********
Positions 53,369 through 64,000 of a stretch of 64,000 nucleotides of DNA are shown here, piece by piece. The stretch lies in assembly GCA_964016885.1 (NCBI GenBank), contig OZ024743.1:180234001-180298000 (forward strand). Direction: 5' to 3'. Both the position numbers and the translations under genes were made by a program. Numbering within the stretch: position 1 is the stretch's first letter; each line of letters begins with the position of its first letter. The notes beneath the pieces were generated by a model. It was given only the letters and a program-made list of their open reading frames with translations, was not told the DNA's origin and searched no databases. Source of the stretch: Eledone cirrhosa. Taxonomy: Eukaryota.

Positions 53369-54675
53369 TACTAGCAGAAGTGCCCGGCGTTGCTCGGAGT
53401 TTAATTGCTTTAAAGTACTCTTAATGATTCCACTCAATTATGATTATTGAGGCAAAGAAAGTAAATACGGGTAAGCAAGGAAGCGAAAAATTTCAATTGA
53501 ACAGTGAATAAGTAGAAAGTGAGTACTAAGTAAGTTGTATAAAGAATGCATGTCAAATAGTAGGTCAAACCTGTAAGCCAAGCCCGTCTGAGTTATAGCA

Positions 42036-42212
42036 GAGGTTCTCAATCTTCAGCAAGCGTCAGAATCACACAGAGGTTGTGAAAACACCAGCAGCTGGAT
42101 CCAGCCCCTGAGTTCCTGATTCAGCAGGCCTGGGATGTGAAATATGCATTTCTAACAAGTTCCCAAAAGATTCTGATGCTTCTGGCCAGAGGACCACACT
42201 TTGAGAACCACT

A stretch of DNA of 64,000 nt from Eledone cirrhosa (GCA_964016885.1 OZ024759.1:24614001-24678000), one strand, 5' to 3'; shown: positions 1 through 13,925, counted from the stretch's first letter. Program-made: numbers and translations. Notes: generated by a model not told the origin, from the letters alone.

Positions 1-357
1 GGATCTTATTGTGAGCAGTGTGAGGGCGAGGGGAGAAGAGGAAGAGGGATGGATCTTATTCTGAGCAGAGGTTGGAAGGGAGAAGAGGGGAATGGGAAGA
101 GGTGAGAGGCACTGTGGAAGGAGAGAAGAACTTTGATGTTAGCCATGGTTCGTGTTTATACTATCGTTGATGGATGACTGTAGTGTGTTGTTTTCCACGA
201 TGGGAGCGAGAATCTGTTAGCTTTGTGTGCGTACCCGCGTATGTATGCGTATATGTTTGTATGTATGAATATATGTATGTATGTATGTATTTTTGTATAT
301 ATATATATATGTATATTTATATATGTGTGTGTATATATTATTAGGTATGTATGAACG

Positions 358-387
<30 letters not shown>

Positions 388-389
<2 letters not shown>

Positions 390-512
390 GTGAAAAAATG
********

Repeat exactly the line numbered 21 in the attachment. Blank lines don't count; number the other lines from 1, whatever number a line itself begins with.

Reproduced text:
390 GTGAAAAAATG